“Can’t We Talk About Something More Pleasant?” is the beautifully written story of one woman’s journey in navigating the world of caring for elderly parents while coming to terms with a less than perfect parent/child relationship.
by Melissa Chaiken | Section Editor
Roz Chast has written a memoir that is simultaneously hilarious and heart wrenching. The famous The New Yorker cartoonist tells the story of her aging parents’ final years through her beloved cartoons, family photos and documents along with her own candid narrative. Can’t We Talk About Something More Pleasant? will resonate with anyone who has dealt with aging parents and the tough decisions that must be made when the parent/child roles start to reverse.
Chast, an only child, had a difficult relationship with her parents. Her mother, Elizabeth, was an overbearing retired assistant principal who never showed Chast the love that she craved. George, her father, was quiet and anxious (Chast describes him as a “chain-worrier”). While living under the thumb of a dominant wife, he never seemed to break free enough to establish a meaningful relationship with his daughter.
Chast left her childhood home in Brooklyn for college and did not return for a long time. She states, “From 1990 to 2001, I had not set foot in Brooklyn ONCE. Denial, avoidance, selfishness, laziness, and the day-to-day busyness of my life (two little kids! cartoon deadlines! grocery shopping!) were all partly to blame. But really, I just didn’t want to. Then, one day, out of the blue, I had an intense need to go out to Brooklyn, to visit my parents. It was easy to remember the day because of the events that followed – September 9, 2001. A Sunday.”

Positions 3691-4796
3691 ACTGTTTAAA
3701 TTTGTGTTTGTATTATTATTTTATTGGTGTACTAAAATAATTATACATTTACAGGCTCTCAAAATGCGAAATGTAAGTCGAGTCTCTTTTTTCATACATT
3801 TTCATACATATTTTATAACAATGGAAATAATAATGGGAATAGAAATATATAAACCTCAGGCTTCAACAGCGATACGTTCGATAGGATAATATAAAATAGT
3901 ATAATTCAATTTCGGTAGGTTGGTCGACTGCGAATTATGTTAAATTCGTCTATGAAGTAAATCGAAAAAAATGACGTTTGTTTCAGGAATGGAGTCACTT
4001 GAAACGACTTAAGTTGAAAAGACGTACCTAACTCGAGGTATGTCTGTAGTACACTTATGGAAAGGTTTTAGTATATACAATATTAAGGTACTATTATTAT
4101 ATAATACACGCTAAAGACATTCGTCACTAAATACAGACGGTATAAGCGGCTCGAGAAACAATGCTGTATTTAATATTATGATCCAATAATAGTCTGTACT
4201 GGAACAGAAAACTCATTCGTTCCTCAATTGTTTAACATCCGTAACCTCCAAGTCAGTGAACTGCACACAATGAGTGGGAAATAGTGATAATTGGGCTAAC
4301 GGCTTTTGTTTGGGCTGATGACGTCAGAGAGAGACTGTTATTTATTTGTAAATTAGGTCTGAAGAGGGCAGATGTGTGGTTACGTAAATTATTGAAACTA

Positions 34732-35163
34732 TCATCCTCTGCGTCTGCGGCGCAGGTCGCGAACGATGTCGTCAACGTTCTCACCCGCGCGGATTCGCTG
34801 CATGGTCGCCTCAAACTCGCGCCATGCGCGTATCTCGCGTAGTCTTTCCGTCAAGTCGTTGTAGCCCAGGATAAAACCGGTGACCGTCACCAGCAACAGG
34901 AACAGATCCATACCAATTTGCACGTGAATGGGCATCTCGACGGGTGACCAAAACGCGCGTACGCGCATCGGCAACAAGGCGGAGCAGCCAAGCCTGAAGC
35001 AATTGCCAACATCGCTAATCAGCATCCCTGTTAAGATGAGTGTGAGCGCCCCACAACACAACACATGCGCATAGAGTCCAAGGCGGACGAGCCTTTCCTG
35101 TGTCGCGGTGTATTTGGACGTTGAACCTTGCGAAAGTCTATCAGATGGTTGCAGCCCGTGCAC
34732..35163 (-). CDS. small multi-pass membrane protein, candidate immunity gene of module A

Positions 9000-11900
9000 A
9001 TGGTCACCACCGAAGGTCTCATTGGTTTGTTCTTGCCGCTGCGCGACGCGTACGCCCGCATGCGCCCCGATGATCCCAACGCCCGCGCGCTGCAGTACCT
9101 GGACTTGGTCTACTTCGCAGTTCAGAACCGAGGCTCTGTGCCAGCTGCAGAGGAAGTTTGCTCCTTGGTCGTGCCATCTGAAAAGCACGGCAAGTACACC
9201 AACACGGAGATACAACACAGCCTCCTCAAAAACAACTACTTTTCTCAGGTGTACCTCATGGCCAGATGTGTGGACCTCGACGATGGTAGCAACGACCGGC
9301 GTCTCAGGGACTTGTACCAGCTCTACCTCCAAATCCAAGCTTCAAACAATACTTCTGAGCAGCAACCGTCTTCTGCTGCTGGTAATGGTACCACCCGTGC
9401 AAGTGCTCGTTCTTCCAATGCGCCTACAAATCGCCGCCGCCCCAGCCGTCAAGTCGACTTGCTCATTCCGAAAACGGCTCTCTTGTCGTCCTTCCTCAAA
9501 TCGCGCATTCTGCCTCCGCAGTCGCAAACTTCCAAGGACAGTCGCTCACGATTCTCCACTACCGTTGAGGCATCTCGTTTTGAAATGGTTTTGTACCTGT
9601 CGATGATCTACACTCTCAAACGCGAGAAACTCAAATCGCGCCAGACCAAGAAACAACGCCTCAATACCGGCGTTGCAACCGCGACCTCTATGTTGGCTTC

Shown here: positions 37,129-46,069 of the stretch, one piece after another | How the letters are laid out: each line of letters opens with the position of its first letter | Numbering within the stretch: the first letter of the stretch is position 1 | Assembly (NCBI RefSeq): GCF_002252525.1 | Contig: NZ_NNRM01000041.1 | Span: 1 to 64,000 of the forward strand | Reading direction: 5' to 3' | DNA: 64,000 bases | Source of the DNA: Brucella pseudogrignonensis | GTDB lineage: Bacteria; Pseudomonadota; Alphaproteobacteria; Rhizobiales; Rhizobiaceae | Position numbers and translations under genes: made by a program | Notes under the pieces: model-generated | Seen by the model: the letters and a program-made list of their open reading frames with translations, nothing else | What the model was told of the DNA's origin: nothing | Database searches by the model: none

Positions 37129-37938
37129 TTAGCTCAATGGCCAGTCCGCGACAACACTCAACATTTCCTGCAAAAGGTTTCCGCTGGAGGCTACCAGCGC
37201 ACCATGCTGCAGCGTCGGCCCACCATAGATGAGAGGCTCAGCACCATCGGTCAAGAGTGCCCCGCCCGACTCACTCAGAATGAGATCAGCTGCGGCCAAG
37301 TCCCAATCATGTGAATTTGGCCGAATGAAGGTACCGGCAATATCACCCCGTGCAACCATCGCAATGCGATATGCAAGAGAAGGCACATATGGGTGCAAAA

What Chast found when she visited was that her parents were extremely frail and their living conditions reflected their inability to properly care for themselves. To complicate the situation, her parents refused to discuss any plans or what their wishes were in the event that something should happen to them – what Chast calls their aversion in general to the discussion of “unpleasant topics”.
After several falls, some health scares and many heart-to-heart talks, Chast finally convinced Elizabeth and George to move to “the Place” near her home in Connecticut. It was 2005 and they were both 93. Chast cleverly depicts life in the assisted living facility as “like the high school cafeteria, but with old people”.
George passed away first in 2007 and Elizabeth lived another two years. Chast skillfully depicts her heartache and regret when Elizabeth becomes attached to her full-time Jamaican aide, Goodie. Although Goodie was a godsend for Elizabeth, Chast couldn’t help feeling guilt at not doing “the dirty work”.
The book was a 2014 National Book Award Finalist and named one of the New York Times Book Review’s 10 Best Books of 2014.